“Who can we cheer with any kind of certainty? What too-good-to-be-true story is legit? Where does hopeful belief end and rampant cynicism begin?”
-Pat Forde, ESPN.com
I will tell you where. Too often, and for too long we have looked at our professional athletes as our source for inspiration, and heroism. Far too long we have tolerated their drug habits, their wife beatings, their entourages and posses, Hummer 2’s and “me first” attitudes.
The professional athlete has become a whining, spoiled, crying, “everyone owes me something”, baby.
Today I want to salute the everyman. The you’s and me’s of the world. People who get up early and go to work, spend the day doing someone else’s bidding, daydreaming of the wind in their faces, and a thin layer of dust rising behind them as they speed through singletrack snaking its way through thick forests, and over tall mountains. People who train as compulsively as any pro, but do it on their own time and dime, men and women who are parents, professionals, PTA board members, church leaders, quality citizens and all the while still find the time to put down a sub 9 off-road hundie, a solo 24, or a team relay in Park City.
Maybe along the way they will win an age group national championship, a local series points title, or just have that magical day when they sneak on to the podium because their usual competition didn’t show up. These are people who will scrutinize data from a mid-pack finish, skip desert, and get patient smiles from their wives when the family vacation is planned around a 12 Hour race 3 states away. These are folks who have co-workers who don’t understand the shaved legs, 50 resting heart beat, the terribly defined tan lines and why for “heaven’s sake you are taking the stairs”.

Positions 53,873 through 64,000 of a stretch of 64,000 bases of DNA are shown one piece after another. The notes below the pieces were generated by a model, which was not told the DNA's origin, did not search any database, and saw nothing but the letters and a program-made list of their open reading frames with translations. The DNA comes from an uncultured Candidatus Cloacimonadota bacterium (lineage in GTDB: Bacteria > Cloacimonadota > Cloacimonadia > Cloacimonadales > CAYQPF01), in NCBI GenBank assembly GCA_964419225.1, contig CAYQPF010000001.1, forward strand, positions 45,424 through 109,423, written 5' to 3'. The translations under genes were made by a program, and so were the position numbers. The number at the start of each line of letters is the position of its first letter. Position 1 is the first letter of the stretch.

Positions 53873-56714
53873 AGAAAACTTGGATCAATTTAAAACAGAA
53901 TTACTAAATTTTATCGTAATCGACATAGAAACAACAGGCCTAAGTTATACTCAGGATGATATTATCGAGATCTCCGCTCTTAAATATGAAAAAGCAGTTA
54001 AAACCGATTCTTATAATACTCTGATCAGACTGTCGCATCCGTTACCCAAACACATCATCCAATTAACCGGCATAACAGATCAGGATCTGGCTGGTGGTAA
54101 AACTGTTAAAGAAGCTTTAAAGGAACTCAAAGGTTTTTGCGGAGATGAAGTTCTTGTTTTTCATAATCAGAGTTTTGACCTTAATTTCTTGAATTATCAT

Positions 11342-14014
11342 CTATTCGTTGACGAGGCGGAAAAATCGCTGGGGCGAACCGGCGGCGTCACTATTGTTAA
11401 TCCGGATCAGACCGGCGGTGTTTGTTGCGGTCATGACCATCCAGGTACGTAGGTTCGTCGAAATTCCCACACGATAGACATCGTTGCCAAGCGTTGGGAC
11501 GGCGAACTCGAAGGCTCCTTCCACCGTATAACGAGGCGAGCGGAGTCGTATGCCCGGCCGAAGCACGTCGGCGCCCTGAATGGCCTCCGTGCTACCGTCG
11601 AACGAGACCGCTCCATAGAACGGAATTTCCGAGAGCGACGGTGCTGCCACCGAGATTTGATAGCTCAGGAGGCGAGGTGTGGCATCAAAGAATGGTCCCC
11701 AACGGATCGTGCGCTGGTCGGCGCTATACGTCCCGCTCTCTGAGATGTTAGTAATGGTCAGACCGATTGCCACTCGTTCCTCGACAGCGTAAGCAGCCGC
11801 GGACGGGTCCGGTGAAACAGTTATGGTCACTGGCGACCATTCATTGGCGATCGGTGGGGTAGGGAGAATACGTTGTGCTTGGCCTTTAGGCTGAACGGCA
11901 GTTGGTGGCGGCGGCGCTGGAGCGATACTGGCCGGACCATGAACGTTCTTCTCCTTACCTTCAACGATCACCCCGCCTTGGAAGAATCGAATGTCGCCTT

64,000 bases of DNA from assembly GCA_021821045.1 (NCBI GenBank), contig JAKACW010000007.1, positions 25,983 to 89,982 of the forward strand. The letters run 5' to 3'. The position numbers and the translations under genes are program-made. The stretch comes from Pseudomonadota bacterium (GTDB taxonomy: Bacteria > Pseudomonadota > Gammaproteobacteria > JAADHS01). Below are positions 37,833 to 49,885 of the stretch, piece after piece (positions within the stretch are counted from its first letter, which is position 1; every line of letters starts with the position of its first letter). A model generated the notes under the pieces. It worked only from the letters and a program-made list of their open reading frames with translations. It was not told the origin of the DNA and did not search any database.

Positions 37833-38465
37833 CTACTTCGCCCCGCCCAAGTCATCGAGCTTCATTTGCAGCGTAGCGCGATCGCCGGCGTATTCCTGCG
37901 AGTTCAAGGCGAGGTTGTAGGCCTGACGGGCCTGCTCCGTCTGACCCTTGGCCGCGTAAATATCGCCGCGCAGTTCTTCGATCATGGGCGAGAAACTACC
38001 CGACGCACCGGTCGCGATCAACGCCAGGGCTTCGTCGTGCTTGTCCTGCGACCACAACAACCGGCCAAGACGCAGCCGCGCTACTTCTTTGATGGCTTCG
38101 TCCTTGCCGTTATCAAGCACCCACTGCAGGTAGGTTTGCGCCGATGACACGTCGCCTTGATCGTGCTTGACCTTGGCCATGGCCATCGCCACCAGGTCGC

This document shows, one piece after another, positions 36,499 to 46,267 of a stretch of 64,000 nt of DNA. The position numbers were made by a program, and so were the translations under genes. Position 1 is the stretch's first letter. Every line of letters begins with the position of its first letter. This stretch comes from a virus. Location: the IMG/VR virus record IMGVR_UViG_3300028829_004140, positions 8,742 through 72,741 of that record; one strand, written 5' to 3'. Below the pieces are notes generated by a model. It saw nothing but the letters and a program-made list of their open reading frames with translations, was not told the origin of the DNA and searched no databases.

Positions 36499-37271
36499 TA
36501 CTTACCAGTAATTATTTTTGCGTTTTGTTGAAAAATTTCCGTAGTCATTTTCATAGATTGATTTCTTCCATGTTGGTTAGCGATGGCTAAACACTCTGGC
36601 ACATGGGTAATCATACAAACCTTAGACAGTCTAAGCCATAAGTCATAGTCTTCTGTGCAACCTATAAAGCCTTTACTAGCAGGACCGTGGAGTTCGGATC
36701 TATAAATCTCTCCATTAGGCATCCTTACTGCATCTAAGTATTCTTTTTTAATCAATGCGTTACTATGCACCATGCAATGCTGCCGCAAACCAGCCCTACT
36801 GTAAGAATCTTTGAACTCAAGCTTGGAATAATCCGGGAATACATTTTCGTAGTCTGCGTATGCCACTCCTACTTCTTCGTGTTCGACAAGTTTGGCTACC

The everyman is the heart of our sport. He is the guy saving up for a bike that comes, not from a sponsor, but from the kid down at the local bike shop. He is the guy who rides and competes because he loves riding and competing. I have no doubt that the pros still love what they do. Down to earth guys like Nick Martin are proof of that. But for to many, in every sport, the pure joy of it all melts away. It gets clouded in contracts, phat gold jewelry and “doing whatever it takes”.
Yeah. Whatever it takes. Especially cheating.
I hope Floyd is clean. For his sake, and the sake of the sport. But I would be naive to think that he is outside the realm of performance enhancing drugs. How is he different from Tyler Hamilton? He is not. They are the exact same person. Tyler was the next king. We cheered him on as he broke away with a broken collar bone, winning a dramatic Tour stage while silently weeping for his dying dog. Then the roof came down, and my ideals became sullied.
When does the house that Lance built come crashing down? I hope never. But look how many riders that were his teammates have been suspended. I am choosing to remain naive enough to think and believe he is, and always has been clean.
Are all amateurs clean? No way. But most are. And today I salute all those riders who put in the time and effort just because they choose to. Maybe I am sentimental. Maybe this pseudo-rant is romantic. But with every new hero that falls, or is torn down by positive tests, allegations, or [insert whatever you can think of that ruins careers], I can’t help but turn toward my fellow competitors and realize that right in front of me is all the inspiration I need to be a satisfied sports fan.